With Super Bowl Sunday festivities ready to kick off, investors looking for a sure bet would be wise to watch the commercials. Buying the stock of publicly traded companies that run advertisements on game day has historically been a recipe for success, say researchers at the University of Wisconsin-Eau Claire.
Charles Tomkovick and Rama Yelkur, who have conducted Super Bowl advertising research for more than a decade, say that the aggregate stock price of firms that run Super Bowl advertisements has beaten the Standard & Poor's 500 performance for 10 of the last 12 years.
According to their findings, if an investor bought every publicly traded Super Bowl stock in the last 12 years on the Monday before the game and sold them all five days after Super Sunday, he or she would be up by nearly 1.3 percentage points over the S&P 500 during the same time period.
"It's a significant finding because, in essence, Wall Street rewards firms that run Super Bowl ads," says Tomkovick. "It's a tradable event."
The researchers' winning categories of companies that run ads during the Super Bowl and whose stocks go up around the same time include movie studios, technology, consumer packaged goods, travel, over-the-counter medicines and beverages.
If you are looking for a way to cash in on football's biggest day this year, here are the researchers' predictions about four stocks that are ripe for the picking.
Movie studio stocks reflect not only the financial trajectory of the film industry but that of TV channels and other media categories under the same brand. According to the University of Wisconsin researchers, they are the best performing stock in the two weeks flanking Super Sunday. "Investors typically have a high level of comfort with this category, because its stocks are very receptive to the short-term trading atmosphere of the Super Bowl." Among this year's advertisers are Universal Pictures , Paramount Pictures and New Line Cinema .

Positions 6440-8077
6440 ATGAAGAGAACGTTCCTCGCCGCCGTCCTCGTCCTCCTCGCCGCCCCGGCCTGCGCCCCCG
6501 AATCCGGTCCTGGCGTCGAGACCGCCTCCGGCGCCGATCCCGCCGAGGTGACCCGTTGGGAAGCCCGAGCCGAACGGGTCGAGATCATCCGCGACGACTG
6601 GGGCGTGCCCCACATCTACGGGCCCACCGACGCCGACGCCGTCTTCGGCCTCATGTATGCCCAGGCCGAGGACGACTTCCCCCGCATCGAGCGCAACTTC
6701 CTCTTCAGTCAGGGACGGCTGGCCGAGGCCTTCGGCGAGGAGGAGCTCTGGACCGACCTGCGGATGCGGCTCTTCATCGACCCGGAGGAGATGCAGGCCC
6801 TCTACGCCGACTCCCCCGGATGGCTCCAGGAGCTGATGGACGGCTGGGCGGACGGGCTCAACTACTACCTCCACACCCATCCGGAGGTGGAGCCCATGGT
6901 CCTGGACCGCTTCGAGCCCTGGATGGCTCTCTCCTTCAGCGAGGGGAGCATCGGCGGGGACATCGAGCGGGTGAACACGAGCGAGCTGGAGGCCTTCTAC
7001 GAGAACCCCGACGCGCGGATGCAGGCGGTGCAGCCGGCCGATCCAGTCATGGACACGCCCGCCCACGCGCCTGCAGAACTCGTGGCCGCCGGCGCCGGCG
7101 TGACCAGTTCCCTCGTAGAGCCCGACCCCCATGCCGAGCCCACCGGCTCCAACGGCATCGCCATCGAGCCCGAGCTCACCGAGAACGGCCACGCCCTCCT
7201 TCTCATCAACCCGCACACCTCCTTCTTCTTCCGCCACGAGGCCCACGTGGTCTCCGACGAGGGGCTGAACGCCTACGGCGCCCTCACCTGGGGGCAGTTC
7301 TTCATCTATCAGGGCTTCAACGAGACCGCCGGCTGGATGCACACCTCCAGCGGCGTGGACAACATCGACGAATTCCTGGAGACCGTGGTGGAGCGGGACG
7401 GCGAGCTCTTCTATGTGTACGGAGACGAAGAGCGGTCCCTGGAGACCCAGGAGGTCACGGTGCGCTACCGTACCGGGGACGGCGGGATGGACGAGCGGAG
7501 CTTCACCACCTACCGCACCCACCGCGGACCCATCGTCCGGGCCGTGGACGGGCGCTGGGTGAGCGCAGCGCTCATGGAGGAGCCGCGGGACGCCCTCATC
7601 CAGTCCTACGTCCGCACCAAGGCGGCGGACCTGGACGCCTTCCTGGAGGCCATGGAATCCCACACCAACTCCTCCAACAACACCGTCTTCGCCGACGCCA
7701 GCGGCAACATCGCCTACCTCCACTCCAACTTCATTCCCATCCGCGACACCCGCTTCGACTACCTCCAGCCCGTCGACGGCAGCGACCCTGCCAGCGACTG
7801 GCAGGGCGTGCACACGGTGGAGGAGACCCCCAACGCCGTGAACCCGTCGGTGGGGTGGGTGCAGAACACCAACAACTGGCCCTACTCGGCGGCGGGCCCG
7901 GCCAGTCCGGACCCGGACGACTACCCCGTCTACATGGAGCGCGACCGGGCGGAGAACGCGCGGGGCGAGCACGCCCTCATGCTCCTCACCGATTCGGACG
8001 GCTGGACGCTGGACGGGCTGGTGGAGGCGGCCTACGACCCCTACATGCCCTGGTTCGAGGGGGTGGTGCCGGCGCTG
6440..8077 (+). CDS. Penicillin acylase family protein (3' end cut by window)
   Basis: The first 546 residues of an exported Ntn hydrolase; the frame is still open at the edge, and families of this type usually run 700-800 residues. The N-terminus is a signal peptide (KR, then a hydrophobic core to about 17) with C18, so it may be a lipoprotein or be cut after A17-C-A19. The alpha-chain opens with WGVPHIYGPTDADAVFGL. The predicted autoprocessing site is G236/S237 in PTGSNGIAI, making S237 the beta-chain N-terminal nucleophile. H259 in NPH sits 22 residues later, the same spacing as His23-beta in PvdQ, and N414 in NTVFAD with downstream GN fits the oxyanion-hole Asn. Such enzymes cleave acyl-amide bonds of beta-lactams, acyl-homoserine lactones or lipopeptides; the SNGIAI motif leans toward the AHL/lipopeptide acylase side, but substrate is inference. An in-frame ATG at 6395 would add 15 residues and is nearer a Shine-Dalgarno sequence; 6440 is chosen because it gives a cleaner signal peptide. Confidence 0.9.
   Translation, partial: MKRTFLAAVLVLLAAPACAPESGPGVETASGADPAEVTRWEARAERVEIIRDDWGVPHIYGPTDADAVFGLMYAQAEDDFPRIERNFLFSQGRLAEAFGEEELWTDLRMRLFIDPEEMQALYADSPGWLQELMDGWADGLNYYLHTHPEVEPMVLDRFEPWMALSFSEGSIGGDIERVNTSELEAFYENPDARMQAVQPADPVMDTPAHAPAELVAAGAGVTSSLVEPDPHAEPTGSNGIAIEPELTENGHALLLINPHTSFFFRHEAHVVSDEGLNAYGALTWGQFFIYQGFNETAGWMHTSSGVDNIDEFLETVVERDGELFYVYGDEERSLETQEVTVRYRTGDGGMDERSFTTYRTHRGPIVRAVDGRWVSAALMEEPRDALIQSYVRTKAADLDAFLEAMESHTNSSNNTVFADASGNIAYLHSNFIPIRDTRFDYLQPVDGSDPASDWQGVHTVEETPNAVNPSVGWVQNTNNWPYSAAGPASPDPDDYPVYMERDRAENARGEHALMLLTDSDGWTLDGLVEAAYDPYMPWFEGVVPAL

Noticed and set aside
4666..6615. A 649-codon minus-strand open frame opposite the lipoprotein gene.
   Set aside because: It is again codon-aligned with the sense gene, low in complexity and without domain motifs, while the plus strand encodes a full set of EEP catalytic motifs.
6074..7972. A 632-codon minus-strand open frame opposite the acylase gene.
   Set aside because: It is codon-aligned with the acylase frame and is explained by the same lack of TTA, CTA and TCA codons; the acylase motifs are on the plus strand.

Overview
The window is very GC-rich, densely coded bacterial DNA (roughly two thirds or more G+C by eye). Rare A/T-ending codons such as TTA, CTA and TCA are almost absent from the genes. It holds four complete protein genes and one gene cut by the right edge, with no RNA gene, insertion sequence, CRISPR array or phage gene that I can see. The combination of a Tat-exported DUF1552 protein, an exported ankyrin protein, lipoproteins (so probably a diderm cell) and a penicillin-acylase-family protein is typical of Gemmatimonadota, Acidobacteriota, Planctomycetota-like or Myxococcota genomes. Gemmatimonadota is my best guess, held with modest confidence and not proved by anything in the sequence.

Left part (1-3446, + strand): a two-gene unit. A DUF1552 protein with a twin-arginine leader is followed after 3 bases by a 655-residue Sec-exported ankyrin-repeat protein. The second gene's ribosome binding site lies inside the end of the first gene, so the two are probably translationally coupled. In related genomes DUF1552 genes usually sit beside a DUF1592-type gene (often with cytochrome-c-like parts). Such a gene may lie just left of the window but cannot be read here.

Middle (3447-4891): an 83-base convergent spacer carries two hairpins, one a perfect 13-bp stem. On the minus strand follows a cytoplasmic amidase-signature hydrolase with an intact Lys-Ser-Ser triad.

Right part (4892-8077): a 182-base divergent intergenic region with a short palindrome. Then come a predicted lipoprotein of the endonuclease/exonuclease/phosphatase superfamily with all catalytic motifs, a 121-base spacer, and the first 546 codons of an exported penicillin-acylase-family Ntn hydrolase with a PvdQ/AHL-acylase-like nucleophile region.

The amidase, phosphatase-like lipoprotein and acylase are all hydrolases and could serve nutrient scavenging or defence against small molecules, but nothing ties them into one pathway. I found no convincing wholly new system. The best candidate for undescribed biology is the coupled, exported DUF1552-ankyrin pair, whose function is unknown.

Procter & Gamble:
In recessionary times staples tend to do better, says Tomkovick. Regardless of market conditions, people are still going to buy soap, detergent and bathroom tissue. P&G also falls into the consumer packaged goods category, which has done exceptionally well.
In times of economic uncertainty, the employment category is highly relevant. This company actually built its brand through the Super Bowl, says Tomkovick. CareerBuilder.com is jointly owned by three big newspaper publishing companies -- Gannett Co. , Tribune Co. and McClatchy Co.:
Technology companies do well on game day; in 2007 they were up 4.6% at this time of the year. This particular GPS navigation firm ran its first Super Bowl commercial last year, which also happened to be one of the most talked about ads.
As far as what companies to avoid, Tomkovick and Yelkur say one type of Super Bowl stock investors would be better off staying away from is the car category. That's because the market is already familiar with the major players, who are the most likely to run ads during Super Sunday, so the element of novelty is minimal. Besides, most people are not thinking about buying a car so soon after the holidays, and the stock is unlikely to rise significantly.
Finally, Tomkovick advises that despite the net positive association between Super Bowl advertising and the financial performance of the firms that invest in it, there is no hard-and-fast connection between the two. Investors should still focus on the strength of their entire portfolio, rather than on an individual stock.
By Marshall Loeb